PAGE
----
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On March 20, 2020, the U.S. Department of Homeland Security (DHS) and U.S. Immigration and Customs Enforcement (ICE) announced their intent to relax the requirements for performing in-person verification of documents presented for Form I-9, Employment Eligibility Verification, given the challenges employers faced during the COVID-19 pandemic. Since then, ICE has extended this policy multiple times, with the current end date set for March 31, 2021. While the federal agency may extend the policy beyond March 31, 2021, employers may want to check whether the flexible rules continue to apply to their worksites and to implement compliance steps when in-person onboarding and verification resumes. In addition, certain temporary ICE accommodations for I-9 compliance have expired. Throughout the pandemic, DHS has announced extensions of the modified I-9 verification policy just a few days prior to the then-current policy’s expiration date.

ICE extended the modified Form I-9 policy most recently on January 27, 2021, citing continued precautions related to COVID-19. Employers that wish to review I-9 documentation remotely may want to review DHS’s original announcement to ensure that workplace conditions continue to justify using the flexibility. The March 20, 2020, guidance requires employers to document physical proximity requirements and include the proper annotation on the Form I-9 when using the flexibility rules. Upon expiration of ICE’s modified policy, employers must update the Form I-9s. For example, if an employer accepted expired List B documents, the employee would need to present unexpired documents within 90 days after DHS terminates the flexibility rules. In addition, in-person verification of work authorization documents and a Form I-9 update is required within three business days after DHS cancels the flexibility rules if using virtual verification.

The policy that was in place allowing employers to accept Form I-797 Notice of Action due to continued Employment Authorization Documents (Form I-766, EAD) delays expired on February 1, 2021. The policy, which U.S. Citizenship and Immigration Services (USCIS) originally announced on August 19, 2020, allowed new and current employees to present Form I-797 Notice of Action approvals with notice dates between December 1, 2019, and August 20, 2020, as a List C document to establish employment authorization. After February 1, 2021, USCIS is requiring employers to reverify work authorizations with new evidence of employment authorization, such as a new EAD work card or any other acceptable documentation. Form I-797 Notice of Action approvals are no longer acceptable in lieu of EADs as a valid List C document.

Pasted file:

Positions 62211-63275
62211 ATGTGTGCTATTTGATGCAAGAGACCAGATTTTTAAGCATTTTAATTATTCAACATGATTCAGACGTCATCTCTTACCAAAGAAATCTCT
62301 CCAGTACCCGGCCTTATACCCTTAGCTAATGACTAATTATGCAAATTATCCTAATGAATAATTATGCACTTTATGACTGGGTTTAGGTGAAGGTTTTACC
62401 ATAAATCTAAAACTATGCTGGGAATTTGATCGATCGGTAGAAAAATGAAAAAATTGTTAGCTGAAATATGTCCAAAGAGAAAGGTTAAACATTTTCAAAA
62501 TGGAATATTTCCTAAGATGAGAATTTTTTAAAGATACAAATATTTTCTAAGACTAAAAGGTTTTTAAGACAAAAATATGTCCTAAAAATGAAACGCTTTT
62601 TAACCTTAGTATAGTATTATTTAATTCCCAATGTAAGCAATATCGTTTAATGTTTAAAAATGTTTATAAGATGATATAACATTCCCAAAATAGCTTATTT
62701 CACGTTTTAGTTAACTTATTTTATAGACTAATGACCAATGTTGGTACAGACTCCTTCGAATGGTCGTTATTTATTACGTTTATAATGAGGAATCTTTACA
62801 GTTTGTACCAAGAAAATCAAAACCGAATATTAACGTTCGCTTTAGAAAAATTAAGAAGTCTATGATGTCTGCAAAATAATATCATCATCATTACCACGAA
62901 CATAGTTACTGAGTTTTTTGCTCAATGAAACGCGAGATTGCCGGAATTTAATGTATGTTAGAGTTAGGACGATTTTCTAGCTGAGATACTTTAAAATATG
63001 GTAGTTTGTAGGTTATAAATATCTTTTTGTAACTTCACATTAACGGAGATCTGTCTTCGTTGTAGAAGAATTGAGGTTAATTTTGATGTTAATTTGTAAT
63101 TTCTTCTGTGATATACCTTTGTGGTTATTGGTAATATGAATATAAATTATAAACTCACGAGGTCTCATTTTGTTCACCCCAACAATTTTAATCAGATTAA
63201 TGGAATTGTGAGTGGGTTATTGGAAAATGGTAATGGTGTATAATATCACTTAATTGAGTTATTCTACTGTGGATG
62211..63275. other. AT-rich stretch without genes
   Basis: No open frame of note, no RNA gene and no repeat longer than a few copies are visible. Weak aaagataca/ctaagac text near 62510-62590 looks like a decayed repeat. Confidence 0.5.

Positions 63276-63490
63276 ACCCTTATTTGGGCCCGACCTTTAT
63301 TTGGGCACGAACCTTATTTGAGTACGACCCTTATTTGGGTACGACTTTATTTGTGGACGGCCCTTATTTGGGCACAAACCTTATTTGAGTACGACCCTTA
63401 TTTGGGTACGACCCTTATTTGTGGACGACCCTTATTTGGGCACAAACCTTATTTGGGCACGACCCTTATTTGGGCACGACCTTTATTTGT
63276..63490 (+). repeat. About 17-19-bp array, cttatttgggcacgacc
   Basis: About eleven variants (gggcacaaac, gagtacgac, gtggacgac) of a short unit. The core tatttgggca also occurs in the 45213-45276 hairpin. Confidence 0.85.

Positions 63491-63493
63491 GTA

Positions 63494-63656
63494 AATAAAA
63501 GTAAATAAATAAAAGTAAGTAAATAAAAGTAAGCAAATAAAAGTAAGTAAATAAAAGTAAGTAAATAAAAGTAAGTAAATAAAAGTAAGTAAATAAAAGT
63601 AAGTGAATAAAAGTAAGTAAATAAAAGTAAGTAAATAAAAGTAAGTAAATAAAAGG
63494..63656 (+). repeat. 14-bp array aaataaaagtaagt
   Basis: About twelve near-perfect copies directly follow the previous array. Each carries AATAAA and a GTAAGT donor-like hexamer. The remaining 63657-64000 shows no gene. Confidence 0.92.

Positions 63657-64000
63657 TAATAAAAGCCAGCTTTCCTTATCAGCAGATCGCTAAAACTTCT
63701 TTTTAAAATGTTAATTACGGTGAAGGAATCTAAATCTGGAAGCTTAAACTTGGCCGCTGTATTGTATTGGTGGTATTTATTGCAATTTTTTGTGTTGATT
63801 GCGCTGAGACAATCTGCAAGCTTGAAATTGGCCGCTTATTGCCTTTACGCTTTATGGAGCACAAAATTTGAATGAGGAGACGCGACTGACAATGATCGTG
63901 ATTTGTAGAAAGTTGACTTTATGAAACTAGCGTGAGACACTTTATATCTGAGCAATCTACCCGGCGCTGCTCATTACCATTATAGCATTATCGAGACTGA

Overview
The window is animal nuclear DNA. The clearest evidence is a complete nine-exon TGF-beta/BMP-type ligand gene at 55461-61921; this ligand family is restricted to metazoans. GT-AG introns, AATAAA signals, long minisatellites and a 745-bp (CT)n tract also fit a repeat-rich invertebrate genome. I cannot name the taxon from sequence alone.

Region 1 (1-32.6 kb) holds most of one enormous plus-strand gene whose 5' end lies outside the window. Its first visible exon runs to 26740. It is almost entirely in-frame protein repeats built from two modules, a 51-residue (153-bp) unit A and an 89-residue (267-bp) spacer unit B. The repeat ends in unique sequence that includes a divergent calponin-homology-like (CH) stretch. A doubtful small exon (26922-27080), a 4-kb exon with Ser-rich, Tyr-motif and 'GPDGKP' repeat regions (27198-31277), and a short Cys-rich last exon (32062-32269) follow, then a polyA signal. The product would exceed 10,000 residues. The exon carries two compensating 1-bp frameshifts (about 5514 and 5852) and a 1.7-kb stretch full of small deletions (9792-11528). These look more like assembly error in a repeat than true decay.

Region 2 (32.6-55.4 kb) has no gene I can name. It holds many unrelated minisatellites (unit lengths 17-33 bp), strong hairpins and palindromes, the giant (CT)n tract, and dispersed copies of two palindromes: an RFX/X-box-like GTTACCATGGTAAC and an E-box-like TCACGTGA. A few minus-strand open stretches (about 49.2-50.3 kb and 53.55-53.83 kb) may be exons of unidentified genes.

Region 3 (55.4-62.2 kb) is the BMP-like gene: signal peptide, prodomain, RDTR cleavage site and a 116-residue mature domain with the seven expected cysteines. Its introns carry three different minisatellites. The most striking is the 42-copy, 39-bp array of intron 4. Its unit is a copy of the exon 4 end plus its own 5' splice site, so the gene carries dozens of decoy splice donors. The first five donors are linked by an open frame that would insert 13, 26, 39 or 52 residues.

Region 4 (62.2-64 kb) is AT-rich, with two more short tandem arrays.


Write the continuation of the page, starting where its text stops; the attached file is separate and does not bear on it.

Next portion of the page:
On January 26, 2021, DHS announced that while E-Verify time frames have been extended to resolve Tentative Nonconfirmations (TNCs), employers must act on TNCs within 10 federal government working days. This means that if an employer receives a TNC after running E-Verify, the employer must update E-Verify to reflect that either the impacted employee would take action to resolve the matter or the case is closed because the employee chose not to resolve the matter within the 10-day period. Not updating E-Verify within the designated time frame could result in compliance action, including the termination of an employer’s E-Verify account. Still, recognizing COVID-19 closures within the Social Security Administration, DHS has extended the time frame to resolve TNCs. The agency further makes clear that  “employers may not take any adverse action against an employee because the E-Verify case is in an interim case status.”

Ogletree Deakins’ Immigration Practice Group will continue to monitor developments with respect to these and other policy changes and will post updates on the firm’s Immigration blog as additional information becomes available. Important information for employers is also available via the firm’s webinar and podcast programs.


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